Today the latest issue of Paris Match arrived in our mailbox, with an article on world-famous Chef Alain Ducasse preparing a “Dîner Grand Siècle à Versailles.”
Leafing through the food photos, I said to my wife Jan that I didn’t think the dishes looked as good as what we ate on Christmas Day at the Michelin-starred Le Gindreau, in Saint-Médard, about 45 minutes south of our village of Daglan. And she agreed.
The chef at Le Gindreau, Pascal Bardet, worked with Chef Ducasse for 18 years, including five years as “chef de cuisine à la tête du mythique Louis XV à Monaco.” (Even if you don’t know much French, you’ll probably get the drift of that.)
Actually, we had planned to have Christmas Day lunch chez nous, with our good friends Elisabeth and Gerhard, whose holiday home is mere steps from our house. We had visions of a prime rib roast with all the trimmings.
Then we had visions of all the washing and cleaning up afterwards. So we opted for Le Gindreau. And were very glad we did. (I won’t go on and on about the restaurant, as I’ve reviewed it many times. Just type “Le Gindreau” into the search box at the top right of this column, and you’ll see the references.)
But for a look at our feast, here are a few of the dishes — starting with my entrée, which featured slow-cooked mushrooms in red wine, so dark that they looked like small beets.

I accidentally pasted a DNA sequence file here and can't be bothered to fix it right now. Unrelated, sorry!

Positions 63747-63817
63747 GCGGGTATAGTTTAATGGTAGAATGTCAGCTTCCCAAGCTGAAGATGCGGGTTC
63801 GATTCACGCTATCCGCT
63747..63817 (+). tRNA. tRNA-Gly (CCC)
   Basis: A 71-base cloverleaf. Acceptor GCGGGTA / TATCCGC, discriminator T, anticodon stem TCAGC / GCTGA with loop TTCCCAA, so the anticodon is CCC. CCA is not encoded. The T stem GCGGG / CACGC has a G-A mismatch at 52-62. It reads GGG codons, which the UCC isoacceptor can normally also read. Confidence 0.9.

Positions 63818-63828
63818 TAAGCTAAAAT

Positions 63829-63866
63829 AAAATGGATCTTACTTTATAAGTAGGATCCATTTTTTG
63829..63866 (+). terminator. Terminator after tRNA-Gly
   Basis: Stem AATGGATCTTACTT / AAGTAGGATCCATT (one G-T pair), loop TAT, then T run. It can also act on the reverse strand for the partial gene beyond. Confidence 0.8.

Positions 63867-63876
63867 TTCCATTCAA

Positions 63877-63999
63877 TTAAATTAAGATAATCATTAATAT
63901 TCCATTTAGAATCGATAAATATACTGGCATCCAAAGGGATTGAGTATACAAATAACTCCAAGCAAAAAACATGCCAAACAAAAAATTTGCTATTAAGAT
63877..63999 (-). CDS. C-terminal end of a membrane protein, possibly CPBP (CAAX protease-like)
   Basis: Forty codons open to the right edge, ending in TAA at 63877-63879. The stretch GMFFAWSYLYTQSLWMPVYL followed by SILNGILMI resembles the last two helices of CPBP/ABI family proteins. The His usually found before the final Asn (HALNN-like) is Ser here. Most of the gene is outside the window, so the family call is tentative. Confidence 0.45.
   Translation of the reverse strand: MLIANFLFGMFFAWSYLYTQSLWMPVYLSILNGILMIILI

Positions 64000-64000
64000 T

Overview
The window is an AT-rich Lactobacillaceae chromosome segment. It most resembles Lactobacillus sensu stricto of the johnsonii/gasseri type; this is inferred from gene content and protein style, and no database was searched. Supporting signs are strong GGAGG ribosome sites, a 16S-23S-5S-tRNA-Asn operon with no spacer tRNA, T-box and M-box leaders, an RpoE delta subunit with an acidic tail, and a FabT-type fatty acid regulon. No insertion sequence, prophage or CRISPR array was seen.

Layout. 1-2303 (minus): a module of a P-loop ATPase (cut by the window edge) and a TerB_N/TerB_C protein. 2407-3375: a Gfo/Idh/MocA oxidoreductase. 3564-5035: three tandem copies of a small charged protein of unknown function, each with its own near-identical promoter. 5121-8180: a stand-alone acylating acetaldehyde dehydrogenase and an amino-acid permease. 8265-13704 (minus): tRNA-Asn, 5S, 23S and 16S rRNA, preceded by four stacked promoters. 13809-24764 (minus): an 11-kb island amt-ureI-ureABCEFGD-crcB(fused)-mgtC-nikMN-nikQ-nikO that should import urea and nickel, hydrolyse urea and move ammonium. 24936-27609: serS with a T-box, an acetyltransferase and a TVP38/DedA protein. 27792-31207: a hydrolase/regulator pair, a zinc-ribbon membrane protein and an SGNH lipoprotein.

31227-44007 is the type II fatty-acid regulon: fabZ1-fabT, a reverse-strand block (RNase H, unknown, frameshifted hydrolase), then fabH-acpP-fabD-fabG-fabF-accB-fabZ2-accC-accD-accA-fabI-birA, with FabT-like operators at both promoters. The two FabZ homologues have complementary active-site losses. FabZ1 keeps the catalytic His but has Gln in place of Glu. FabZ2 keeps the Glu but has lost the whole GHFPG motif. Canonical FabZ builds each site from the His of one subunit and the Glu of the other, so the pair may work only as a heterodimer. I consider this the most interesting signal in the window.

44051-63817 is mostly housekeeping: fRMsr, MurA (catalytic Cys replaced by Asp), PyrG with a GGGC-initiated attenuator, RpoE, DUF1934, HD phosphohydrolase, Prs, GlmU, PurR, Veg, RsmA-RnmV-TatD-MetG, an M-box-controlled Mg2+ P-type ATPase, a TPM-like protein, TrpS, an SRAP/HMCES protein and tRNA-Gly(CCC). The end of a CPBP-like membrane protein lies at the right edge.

Then, here is Jan’s entrée of pigeon:
Next, the plat principal of pintade (Guinea fowl), which Jan pronounced the best she had ever eaten:
My own main course consisted of small filletsof Saint-Pierre, or John Dory, beautifully cooked and served with a delicious broth. Here it is:
We had started our meal with (of course) glasses of Champagne, and then moved along to white wine from Alsace and red wine from the Côtes du Rhône. When it came to the end of our meal, we decided to forget about dessert wines, and just focus on the food. One choice was this tropical fruit-based dish:
My personal choice was a chocolate-based dessert that was, frankly, exquisite. Here it is:
Interestingly, for all that wonderful food, the one dish that I loved the most was not even a “major” plate — it was the serving of butter that came with the offerings of fresh-baked bread and rolls. Into the butter was incorporated an amazing amount of finely minced black truffles, and I think I could have eaten it until I exploded. Fortunately, I did not.